The Government’s ‘Wellbeing Budget’ includes a big boost in funding for mental health.
A $1.9 billion package includes:
- A new frontline mental health service, expected to help 325,000 people by 2023/24;
- $40m over four years for suicide prevention services;
- $200m ring-fenced funding for DHBs’ new and existing mental health and addiction facilities.
The SMC gathered expert reaction to the Budget announcement.
Dr Dougal Sutherland, Clinical Psychologist, Victoria University of Wellington, comments:
“The Government has boldly announced a new ‘universal frontline mental health service’ that is aiming to reach 325,000 New Zealanders within three to four years. The question is, who will staff this service? Current estimates are that the psychology workforce sees about 200,000 people per year and another 200,000 are being seen by counsellors, social workers etc. In order to meet the Government’s target, this workforce would need to be doubled by 2023. Yet the Budget provides no details on how this will happen. Instead we are told we need to wait till later in the year.
“The Mental Health and Addiction Inquiry report repeatedly called for an increase in talking therapies, of which psychologists are experts in developing and delivering and which are ideal for those with mild-moderate mental health issues. However, current Ministry of Education funding rates for clinical psychology training are so low that courses typically run at a loss. Clinical psychology training is funded at substantially lower rates that all other health disciplines including medicine, dentistry, dietetics, and even acupuncture and osteopathy. The Government cannot claim to take the Mental Health and Addiction Inquiry’s recommendations seriously, nor is it likely to achieve it’s ambitious 2023 goal, without stumping up the cash for training. (See current funding rates.)
“The Government must also think about how to fundamentally reshape the delivery of mental health services. Even if the current psychology workforce is doubled overnight it would still not reach all who need access to services. Innovative initiatives will need to be considered such as e-therapies and prevention programmes targeted at children and teens. In this regard, the expansion of nurses into secondary schools for a further 5,600 students is a good start but unlikely to be enough. It may be that the soon to be re-established Mental Health & Wellbeing Commission will be given the task of considering how to expand services outside the current one-to-one intensive, in-person model.
“The 2019 Budget was labelled the ‘Wellbeing Budget’. From a mental health view, this involves thinking more widely than just providing individuals with treatment. It also needs to address societal factors that influence mental health such as poverty and homelessness. The Government seems keen to address these broader issues with plans to reduce child poverty, increase benefit levels, and tackle homelessness. If successful, then today’s Wellbeing Budget may yet live up to its name.”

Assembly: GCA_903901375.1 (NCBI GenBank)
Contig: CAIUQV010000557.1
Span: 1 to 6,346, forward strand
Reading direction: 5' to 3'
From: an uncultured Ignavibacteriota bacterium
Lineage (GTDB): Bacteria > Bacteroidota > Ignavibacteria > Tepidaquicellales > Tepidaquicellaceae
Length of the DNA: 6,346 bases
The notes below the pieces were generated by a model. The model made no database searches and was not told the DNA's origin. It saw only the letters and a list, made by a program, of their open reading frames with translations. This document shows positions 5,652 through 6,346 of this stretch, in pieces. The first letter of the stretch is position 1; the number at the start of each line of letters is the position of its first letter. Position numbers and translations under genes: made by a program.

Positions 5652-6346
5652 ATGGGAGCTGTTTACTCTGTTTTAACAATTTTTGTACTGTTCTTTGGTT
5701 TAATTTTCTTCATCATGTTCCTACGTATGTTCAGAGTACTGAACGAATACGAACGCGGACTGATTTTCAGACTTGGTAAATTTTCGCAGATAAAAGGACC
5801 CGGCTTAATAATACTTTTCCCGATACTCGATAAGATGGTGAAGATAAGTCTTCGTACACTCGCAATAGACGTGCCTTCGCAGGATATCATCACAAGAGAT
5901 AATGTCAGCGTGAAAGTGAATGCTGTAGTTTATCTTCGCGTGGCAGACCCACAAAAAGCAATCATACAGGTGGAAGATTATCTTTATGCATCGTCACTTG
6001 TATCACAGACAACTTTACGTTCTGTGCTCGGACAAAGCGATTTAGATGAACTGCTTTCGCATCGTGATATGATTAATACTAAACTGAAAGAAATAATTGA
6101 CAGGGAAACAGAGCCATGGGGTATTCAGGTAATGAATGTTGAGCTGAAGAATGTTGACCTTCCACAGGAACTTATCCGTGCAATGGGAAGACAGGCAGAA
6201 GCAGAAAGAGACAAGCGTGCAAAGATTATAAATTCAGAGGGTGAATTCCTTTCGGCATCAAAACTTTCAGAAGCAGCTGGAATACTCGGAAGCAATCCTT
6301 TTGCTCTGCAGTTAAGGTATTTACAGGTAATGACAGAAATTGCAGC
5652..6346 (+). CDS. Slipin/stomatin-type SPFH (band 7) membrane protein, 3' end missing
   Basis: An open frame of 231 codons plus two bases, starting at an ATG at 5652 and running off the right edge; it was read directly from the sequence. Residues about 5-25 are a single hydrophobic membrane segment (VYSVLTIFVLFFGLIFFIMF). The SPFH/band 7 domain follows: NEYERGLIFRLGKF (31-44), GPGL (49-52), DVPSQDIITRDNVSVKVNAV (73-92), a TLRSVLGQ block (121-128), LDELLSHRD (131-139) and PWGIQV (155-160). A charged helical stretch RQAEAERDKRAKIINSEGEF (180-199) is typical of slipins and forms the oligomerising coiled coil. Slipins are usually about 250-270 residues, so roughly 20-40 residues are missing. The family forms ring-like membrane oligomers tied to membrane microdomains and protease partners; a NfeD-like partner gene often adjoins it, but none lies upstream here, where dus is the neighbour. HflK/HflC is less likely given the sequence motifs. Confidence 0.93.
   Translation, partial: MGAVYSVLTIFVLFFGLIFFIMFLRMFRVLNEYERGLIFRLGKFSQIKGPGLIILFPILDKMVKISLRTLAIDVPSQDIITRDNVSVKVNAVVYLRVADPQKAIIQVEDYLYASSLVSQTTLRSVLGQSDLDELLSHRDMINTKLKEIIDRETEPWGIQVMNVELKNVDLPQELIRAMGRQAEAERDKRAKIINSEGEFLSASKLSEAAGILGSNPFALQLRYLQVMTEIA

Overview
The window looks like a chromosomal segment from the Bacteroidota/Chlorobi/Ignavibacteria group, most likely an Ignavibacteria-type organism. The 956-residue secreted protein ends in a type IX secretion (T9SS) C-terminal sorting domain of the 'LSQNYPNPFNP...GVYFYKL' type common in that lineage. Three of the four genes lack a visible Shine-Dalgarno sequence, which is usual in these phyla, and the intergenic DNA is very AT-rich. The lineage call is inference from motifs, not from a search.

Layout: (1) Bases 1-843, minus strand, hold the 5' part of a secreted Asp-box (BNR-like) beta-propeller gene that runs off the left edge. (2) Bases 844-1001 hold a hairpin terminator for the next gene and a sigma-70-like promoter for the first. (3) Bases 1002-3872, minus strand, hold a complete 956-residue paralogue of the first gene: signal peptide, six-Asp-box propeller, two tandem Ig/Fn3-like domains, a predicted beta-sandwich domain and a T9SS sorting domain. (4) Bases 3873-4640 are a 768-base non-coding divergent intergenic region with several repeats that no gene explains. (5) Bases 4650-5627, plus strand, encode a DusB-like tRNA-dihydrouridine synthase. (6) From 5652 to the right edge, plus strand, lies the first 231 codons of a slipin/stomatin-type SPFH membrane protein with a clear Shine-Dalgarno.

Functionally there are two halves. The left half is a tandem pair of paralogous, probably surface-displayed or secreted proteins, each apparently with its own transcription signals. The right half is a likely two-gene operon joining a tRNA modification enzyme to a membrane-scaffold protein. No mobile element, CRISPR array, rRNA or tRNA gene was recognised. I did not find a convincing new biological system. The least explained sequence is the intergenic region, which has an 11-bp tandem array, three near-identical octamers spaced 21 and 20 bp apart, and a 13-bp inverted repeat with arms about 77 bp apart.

Conflict of interest statement: I am Clinical Practice manager in the Clinical Psychology Training Programme at VUW.
Dr Fiona Hutton, Senior Lecturer in Criminology, Victoria University of Wellington, comments:
“The Government is to be commended for supporting those with mental health and addiction issues and for delivering a Budget that is aimed at supporting the wellbeing of vulnerable New Zealanders.
“Particularly welcome is the recognition that addiction and mental health are often linked and that these issues are intensely complex. Further, the funding that will be released for addiction treatment will be of huge benefit, expanding these services for those who need them, in particular, the extended funding for the Te Ara Oranga programme in Northland to support the positive work that this project does.
“However, the Government could have further supported those who use illicit drugs by funding and expanding its harm reduction remit to make Naloxone (that reverses opioid overdoses) readily available through needle exchanges, prisons and pharmacies. Those who use illicit drugs recreationally also need education and harm-reduction interventions – it would have been excellent to see support and funding for grassroots groups who provide crucial drug-checking services, contributing to the health, mental health and wellbeing of a section of the drug-using population.
“The Government also seems to be stubbornly wedded to the idea of addressing alcohol and other drug use through the criminal justice system with an emphasis in this ‘wellbeing’ budget on drug testing and detection anklets. Using these methods does not support wellbeing and I urge the Government to reduce its use of drug testing, in particular, which often leads to ‘drug switching’, and the use of more harmful substances such as synthetic cannabinoids that cannot be detected in drug tests.
“Further consideration of the decriminalisation of personal possession and use of illicit drugs as recommended in the Mental Health and Addiction Inquiry report would support people with mental health and addiction issues, and contribute to their wellbeing, by not criminalising them and removing crucial barriers to treatment such as stigma, and fear of a criminal conviction.”
No conflict of interest.